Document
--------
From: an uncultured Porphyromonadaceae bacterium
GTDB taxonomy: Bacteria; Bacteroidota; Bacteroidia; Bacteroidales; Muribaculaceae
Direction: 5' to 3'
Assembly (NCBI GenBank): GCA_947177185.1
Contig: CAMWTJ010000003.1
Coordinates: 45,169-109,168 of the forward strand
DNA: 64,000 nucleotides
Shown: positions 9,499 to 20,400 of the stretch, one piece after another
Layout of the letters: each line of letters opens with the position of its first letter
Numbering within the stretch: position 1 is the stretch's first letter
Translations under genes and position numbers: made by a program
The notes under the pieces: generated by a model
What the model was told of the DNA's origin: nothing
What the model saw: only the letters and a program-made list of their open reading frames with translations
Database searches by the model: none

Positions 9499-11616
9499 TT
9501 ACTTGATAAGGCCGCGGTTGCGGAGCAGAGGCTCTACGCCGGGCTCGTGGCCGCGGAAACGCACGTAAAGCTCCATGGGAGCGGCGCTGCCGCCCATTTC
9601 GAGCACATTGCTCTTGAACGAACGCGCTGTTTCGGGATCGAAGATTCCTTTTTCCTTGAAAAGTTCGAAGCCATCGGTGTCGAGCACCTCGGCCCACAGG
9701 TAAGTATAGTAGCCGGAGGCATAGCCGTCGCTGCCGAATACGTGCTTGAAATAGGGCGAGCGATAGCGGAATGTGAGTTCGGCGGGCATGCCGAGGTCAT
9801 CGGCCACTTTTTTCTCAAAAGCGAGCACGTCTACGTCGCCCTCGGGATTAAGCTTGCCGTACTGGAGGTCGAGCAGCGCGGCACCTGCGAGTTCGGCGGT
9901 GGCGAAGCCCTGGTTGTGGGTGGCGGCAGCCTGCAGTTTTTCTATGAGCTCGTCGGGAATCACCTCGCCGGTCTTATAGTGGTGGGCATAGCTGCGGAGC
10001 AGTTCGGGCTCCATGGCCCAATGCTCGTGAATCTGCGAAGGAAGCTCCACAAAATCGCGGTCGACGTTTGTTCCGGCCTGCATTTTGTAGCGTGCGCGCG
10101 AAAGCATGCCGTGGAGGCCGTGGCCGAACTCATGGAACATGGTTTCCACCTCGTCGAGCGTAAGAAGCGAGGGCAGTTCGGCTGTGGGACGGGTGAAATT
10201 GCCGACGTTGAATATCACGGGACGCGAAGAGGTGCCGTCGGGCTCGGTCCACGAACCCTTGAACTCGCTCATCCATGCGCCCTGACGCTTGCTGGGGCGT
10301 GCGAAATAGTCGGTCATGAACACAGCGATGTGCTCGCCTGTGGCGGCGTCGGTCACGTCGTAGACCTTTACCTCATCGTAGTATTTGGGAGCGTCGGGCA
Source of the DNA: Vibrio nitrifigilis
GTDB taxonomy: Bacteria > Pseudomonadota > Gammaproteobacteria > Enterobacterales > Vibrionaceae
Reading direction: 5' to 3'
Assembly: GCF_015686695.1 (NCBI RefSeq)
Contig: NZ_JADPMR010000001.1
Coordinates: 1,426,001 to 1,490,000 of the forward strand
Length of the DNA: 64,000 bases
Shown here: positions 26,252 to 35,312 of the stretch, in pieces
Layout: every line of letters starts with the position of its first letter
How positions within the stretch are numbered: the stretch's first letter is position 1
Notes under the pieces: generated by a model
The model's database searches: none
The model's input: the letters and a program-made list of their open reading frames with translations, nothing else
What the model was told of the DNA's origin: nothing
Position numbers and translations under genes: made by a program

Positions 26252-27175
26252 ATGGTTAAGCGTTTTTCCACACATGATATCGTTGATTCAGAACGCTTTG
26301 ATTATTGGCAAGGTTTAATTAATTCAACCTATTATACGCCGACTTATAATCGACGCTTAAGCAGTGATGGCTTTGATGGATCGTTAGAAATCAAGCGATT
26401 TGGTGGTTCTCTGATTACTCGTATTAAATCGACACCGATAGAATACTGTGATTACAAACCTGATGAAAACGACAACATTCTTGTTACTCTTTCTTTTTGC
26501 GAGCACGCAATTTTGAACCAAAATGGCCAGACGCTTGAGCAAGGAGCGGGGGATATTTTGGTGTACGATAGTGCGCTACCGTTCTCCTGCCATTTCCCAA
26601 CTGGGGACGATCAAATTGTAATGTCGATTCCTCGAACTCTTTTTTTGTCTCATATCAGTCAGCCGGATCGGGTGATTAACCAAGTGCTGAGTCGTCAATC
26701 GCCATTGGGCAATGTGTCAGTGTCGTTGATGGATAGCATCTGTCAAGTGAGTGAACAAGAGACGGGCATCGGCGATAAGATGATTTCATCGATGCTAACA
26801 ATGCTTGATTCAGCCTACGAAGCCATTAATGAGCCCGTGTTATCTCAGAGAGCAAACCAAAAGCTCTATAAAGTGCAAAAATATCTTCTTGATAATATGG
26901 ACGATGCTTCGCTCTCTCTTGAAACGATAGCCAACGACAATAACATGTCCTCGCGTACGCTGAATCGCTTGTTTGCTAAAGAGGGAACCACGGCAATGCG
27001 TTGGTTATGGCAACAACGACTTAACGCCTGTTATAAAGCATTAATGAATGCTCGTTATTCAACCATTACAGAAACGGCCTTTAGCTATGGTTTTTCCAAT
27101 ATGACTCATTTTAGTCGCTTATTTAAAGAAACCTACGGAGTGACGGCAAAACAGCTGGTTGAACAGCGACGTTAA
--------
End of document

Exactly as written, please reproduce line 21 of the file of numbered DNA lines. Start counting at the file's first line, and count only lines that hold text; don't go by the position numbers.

9801 CGGCCACTTTTTTCTCAAAAGCGAGCACGTCTACGTCGCCCTCGGGATTAAGCTTGCCGTACTGGAGGTCGAGCAGCGCGGCACCTGCGAGTTCGGCGGT